Where to begin?
I stayed in Brookline for Halloween this year. I couldn't go spend a wild Halloween in Salem with our friends John and Nichole because Fay needs her medications on schedule. I couldn't bring her along with me due to her tendency to make puddles.
Halloween is truly scary in Salem - the place is packed with hordes of Halloween fanatics to the point where if I had a kid to possibly lose there's no way I'd take it there. I don't mean that I think someone would take my child with evil intent. It's just that there are so many people there going in different directions that I could see a kid just getting swept away - like in a flood. The sheer number of people is terrifying. Plus some of the celebrants are really intense and truly wish to become the vampire or barbarian warrior they are dressed as. Of course some of them are just drunk. For an adult it's exhilaratingly alarming. For a kid it's probably just unfathomable.
Then there's the supernatural spook factor if you're into that kind of thing.
Halloween in my neighborhood is a big deal for the trick or treaters. Our house is on a fairly busy main road where the front yards are small and can't sustain a full-on graveyard with reanimating zombies and vats of dry ice or animatronic pirate ships. The neighbors on our street tend to just have something like four or five jack o' lanterns plus fake cobwebs all over everything and a few fake bats hanging on the porch. Just around the corner though it's a different world. Many of the houses on the side streets do elaborate displays. I have heard about this but not seen much of it myself. How could I go looking around when there are hundreds of kids coming to the door looking for candy? I think they truck extra kids in from other neighborhoods.
I have to say though that my display this year was especially pathetic. I'm going to have to invest in good decorations next year (or better - this year on sale) All I had was my lone jack o' lantern. I could hear parties of kids going right by my house to greener pastures (or should I say, blacker wastelands? It is Halloween after all) It may also be that my house and yard are naturally spooky. Pete and I aren't around enough to do as much upkeep as many of the other (normal) neighbors.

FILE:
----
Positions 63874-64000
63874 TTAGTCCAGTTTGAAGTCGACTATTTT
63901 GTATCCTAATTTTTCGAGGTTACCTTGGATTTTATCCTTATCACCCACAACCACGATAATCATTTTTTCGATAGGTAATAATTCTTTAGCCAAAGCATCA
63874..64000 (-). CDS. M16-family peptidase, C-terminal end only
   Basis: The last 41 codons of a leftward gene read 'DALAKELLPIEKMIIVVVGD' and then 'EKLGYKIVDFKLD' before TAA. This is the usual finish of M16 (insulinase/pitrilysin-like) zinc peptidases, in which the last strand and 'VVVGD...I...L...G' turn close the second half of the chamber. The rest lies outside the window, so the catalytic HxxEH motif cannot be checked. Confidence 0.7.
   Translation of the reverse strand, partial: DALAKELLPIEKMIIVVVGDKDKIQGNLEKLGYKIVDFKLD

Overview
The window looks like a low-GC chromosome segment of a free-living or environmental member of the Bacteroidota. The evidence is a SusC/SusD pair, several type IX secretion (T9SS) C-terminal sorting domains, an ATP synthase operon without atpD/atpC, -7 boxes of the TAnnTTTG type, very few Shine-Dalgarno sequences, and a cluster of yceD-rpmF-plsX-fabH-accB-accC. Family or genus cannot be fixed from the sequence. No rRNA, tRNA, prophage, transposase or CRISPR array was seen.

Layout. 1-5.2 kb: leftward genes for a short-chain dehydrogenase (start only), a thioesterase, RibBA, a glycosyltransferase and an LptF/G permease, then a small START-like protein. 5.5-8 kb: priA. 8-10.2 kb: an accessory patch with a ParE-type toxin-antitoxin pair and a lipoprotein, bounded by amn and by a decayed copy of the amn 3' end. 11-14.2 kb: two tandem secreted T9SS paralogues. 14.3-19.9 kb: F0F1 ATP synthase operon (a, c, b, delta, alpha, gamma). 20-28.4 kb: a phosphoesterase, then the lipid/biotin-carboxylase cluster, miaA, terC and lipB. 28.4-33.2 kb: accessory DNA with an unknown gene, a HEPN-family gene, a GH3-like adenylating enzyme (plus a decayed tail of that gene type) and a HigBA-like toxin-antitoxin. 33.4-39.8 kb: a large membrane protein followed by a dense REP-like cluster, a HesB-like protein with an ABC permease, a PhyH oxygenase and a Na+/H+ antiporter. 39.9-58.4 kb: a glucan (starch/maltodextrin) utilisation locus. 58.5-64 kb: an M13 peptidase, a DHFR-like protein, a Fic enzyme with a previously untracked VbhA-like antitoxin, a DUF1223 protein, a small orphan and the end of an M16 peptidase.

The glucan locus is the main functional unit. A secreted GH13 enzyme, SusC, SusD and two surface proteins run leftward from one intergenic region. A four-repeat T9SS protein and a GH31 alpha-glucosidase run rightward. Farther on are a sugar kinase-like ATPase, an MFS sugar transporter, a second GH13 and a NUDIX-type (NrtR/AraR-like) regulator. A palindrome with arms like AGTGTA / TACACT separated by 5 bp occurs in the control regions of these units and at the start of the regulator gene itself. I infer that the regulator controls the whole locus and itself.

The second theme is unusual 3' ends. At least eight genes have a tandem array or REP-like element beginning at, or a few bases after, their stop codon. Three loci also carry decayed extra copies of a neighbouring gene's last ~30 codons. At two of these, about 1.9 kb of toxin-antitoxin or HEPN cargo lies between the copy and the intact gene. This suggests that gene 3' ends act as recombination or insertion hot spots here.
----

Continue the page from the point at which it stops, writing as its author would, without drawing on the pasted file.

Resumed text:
The garden's unruly. In fact I designed it to take after a neglected churchyard. I knew I'd neglect it so I tried to give it structure with trimmed box woods - four cones defining a rectangle and two globe shapes flanking the entry point. Then I filled in with perennials you can kind of let go and they still look pretty: peonies, roses, ornamental grass, clematis. However I also put in a wisteria vine (which should be a whole other post) and some mint (for Cuban Mint Juleps) Those two have taken over so the garden looks more crazy neglected than romantic neglected. I also put in a rose arch that has tilted over the years. I keep meaning to right it but I haven't yet.
Fake cobwebs are one thing, actual dereliction is another.
So Fay and I manned the candy basket. The best costume of the night? In my opinion it was the Leonard P. Zakim Bridge. Runner up was the iPhone. There was also a very good table with spaghetti dinner on it. Not as many Hogwarts students as I expected this year.
Then there was the pair of six-foot teenagers, one dressed as a king with a sign that said "Burger" around his neck the other dressed as a hot dog. They looked really tired. The "Burger" king was limping. I hope it was a prank-related injury. The king said, patting his friend on the shoulder, "This is my wiener. I like to touch him a lot." They were my crudest trick or treaters.